Japanese Americans gather at LA temple to make traditional New Year mochi

Mochi Making - 1

Maya Sugarman/KPCC

Volunteers and members of the Higashi Honganji Buddhist Temple in Little Tokyo make mochi from scratch on Friday morning as part of a Japanese New Year's Tradition.

Mochi Making - 2

Maya Sugarman/KPCC

Mrs. Okamoto, right, throws mochi down the table for volunteers to fill the white rice cake with sweet red bean.

Mochi Making - 3

Maya Sugarman/KPCC

An estimated 200 pounds of rice cakes were produced on Friday. Volunteers made mochi filled with red bean, mochi that will be put into soup, and larger pieces of rice cake for the altar.

Mochi Making - 4

Maya Sugarman/KPCC

Chieko Fujii, left, makes red bean mochi by hand. White rice is steamed, then pounded into a dough, and molded into round pieces by hand.

Mochi Making - 5

Maya Sugarman/KPCC

Tomoyuki Hasegawa, left, helps 5-year-old Maxine Zermeno pound rice cake. Traditionally, rice is pounded into dough by hand, but modern-day machines can now do this.

Mochi Making - 6

Maya Sugarman/KPCC

White rice is drained, then steamed for 45 minutes. Afterwards, the hot rice is poured into a machine that kneads it into dough.

Mochi Making - 7

Maya Sugarman/KPCC

Grace Yamashiro molds a large piece of mochi, which will be stacked from largest to smallest for the altar.

Mochi Making - 8

Maya Sugarman/KPCC

Rev. Janet Ito lays out mochi for the altar onto cooling trays. Temple members will return on Saturday to eat the rice cakes in soup.

Mochi Making - 9

Maya Sugarman/KPCC

Red bean mochi lays out to cool. Volunteers will take home these smaller rice cakes.

Mochi Making - 10

Maya Sugarman/KPCC

Gary Kanemoto pours rice pounded by machine onto a tray, where it will be broken up into small pieces and molded.

Japanese Americans gathered at the Higashi Honganji Buddhist Temple on Friday to make mochi, a traditional celebration of the New Year.

About 70 people transformed 200 pounds of rice into the sweet rice cakes known as mochi. Besides eating the treats, the observant place mochi on temple altars to pay respect to the food that sustains us, said Trish Nicholson, a retired teacher who attends the temple.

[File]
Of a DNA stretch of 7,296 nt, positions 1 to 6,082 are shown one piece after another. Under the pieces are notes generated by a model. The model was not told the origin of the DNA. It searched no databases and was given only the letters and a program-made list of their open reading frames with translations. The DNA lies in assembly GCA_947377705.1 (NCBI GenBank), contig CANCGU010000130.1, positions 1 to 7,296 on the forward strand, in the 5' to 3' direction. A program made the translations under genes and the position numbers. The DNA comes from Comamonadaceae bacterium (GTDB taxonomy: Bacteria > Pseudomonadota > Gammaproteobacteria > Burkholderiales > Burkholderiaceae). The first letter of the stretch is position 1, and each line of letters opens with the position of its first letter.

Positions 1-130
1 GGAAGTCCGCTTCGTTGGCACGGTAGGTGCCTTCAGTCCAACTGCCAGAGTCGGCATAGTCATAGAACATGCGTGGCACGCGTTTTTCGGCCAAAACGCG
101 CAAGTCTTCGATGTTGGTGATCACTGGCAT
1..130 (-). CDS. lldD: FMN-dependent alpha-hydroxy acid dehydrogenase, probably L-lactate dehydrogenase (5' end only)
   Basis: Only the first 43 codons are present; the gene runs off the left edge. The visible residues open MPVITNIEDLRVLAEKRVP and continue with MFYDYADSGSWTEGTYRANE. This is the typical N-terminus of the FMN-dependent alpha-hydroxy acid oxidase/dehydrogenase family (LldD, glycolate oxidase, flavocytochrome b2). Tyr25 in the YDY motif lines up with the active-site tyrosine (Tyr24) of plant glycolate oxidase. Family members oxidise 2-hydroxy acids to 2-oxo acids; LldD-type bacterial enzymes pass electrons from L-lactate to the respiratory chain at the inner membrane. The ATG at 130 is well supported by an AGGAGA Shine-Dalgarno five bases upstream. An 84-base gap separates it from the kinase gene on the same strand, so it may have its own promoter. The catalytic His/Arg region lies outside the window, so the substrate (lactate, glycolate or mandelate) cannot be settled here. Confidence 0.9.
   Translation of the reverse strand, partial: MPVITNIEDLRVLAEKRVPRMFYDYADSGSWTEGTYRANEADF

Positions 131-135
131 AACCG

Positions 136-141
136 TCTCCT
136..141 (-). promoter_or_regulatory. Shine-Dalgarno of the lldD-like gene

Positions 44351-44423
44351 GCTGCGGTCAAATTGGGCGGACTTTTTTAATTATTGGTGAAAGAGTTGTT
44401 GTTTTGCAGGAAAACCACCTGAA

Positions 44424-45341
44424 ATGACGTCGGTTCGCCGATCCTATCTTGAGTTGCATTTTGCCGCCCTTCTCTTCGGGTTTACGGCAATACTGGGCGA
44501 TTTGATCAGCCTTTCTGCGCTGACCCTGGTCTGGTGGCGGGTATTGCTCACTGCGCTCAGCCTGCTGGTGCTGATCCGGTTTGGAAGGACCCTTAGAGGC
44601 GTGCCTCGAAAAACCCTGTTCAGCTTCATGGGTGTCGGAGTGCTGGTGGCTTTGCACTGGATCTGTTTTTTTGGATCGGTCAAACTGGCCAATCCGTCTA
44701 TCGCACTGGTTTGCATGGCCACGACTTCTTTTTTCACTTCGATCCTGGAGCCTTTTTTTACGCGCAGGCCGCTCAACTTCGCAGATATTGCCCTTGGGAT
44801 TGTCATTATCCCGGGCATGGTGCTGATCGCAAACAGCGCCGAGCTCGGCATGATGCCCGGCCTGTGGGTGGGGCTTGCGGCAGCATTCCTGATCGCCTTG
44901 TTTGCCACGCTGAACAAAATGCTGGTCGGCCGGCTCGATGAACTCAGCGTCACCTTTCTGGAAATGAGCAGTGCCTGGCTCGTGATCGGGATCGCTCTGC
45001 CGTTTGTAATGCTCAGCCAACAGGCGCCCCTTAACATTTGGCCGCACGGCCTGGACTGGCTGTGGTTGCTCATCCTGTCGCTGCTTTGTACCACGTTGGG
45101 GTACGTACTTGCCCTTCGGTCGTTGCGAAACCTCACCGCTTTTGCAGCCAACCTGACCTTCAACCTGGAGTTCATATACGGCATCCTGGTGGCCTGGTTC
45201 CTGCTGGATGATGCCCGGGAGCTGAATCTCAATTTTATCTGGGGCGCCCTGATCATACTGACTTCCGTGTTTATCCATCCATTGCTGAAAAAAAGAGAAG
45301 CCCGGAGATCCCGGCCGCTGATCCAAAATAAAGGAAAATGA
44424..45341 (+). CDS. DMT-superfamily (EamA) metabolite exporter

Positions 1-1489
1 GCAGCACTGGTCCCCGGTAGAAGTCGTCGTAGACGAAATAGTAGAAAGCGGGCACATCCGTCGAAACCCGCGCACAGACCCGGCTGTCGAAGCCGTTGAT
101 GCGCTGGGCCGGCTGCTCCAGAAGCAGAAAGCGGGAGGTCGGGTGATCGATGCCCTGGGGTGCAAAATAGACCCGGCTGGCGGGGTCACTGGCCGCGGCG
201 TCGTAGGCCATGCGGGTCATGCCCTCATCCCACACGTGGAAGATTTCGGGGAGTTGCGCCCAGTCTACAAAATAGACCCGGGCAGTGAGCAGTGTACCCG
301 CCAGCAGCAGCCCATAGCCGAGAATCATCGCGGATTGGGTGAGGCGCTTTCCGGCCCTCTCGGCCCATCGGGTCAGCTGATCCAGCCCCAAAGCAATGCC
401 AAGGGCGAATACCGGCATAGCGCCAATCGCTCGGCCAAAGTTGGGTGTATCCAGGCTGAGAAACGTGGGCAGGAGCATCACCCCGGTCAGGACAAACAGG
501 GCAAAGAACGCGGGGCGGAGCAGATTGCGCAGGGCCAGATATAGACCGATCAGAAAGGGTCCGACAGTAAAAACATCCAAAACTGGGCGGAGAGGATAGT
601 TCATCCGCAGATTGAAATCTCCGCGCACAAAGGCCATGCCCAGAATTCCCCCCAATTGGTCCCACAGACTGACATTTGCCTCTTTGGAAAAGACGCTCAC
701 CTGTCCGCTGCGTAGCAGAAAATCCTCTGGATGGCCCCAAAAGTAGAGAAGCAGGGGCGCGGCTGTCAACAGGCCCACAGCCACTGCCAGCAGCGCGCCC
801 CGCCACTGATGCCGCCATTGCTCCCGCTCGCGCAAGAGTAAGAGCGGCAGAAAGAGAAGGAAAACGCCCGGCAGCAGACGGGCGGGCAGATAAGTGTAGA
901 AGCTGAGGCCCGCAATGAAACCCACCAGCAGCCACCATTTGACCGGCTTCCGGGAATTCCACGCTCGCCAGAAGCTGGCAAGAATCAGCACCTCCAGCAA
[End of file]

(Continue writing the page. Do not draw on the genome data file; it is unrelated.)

“It’s just a really fun time,” said Nicholson, a third generation Japanese American. “A time for the children, the parents, the teenagers, everyone to just get their hands in on it, make the mochi, pound it.”

The process of making mochi is harder than it looks. First, participants soaked 200 pounds of sweet rice for a day. Then, the rice was taken in batches and steamed.

Afterward, the rice was placed into small machines that would knead it into sticky dough. Traditionally, the Japanese would pound the cooked rice into dough, said Shin Ito, who was watching the machines.

“This is 2012, so it’s automation,” Ito said. “There’s a machine that does that for you.”

Then, the sticky dough is passed along to other participants, who fluff and spin the dough by hand until it’s turned into a solid mass. The mass is taken apart into little pieces and passed to temple goers like Trish Nicholson, who make it into its final form.

Nicholson takes the small piece of dough and rolls it into a ball. Then she flattens it into a pancake and places a ball of red bean inside. Then, she closes it back up into a ball.

“This is one of my favorite activities of the year -- to come and make mochi for New Year’s,” Nicholson said. “It connects me to my roots to what people used to do in Japan and what my grandmother and my mother did. It keeps me close to my family.”

More in Local


blog comments powered by Disqus